David Bourget (Western Ontario)
David Chalmers (ANU, NYU)
Rafael De Clercq
Ezio Di Nucci
Jonathan Jenkins Ichikawa
Jack Alan Reynolds
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Behavioral and Brain Sciences 22 (2):288-289 (1999)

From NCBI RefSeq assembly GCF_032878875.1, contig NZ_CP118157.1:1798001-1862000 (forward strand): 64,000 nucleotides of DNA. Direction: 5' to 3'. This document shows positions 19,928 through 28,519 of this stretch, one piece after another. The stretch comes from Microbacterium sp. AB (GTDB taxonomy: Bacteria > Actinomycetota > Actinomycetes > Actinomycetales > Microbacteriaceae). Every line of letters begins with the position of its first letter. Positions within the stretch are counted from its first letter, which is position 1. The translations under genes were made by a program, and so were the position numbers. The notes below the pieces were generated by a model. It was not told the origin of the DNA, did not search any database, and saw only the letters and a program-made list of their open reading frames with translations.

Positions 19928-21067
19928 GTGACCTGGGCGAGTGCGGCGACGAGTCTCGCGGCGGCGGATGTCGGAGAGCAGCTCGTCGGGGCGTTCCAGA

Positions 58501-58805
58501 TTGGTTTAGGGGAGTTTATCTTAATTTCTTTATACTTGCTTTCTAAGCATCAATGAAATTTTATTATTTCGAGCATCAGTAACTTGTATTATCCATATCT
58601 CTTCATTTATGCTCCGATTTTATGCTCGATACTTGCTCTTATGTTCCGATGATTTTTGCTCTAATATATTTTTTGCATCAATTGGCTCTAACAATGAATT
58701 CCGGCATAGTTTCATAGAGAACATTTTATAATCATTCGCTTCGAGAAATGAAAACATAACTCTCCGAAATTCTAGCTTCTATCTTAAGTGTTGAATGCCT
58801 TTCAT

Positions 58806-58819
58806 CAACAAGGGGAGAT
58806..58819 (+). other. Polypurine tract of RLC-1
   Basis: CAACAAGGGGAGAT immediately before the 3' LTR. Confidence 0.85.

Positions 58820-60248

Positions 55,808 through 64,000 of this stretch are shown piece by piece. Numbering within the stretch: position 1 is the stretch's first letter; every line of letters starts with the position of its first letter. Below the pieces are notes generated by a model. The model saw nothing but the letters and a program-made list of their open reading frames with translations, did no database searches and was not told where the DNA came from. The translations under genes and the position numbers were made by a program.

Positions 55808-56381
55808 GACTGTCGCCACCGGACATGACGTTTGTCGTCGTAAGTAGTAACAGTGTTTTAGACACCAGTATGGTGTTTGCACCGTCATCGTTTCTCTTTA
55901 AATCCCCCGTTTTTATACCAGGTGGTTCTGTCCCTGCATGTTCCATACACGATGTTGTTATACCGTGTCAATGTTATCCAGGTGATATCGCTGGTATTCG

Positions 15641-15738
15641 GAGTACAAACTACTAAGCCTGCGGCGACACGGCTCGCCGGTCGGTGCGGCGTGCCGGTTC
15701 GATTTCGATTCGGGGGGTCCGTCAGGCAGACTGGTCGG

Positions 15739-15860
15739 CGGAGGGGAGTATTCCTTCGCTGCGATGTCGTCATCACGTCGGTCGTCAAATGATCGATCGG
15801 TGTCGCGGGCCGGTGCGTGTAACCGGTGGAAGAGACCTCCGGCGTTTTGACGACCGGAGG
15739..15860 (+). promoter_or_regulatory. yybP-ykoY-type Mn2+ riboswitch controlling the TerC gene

The correlative coactivation of sensory inputs, Hebb's “second rule,” probably plays a critical role in the formation of word representations in the neocortex. It is essential to the acquisition of word meaning. The acquisition of semantic memory is inseparable from that of individual memory, and therefore the two probably share the same neural connective substrate. Thus, “content” words are represented mainly in postrolandic cortex, where individual perceptual memories are also represented, whereas “action” words are represented in frontal cortex, with executive memories. The activation of a memory network may not necessarily entail the high-frequency oscillatory firing of its cells, though reverberation remains a plausible mechanism of short-term memory.
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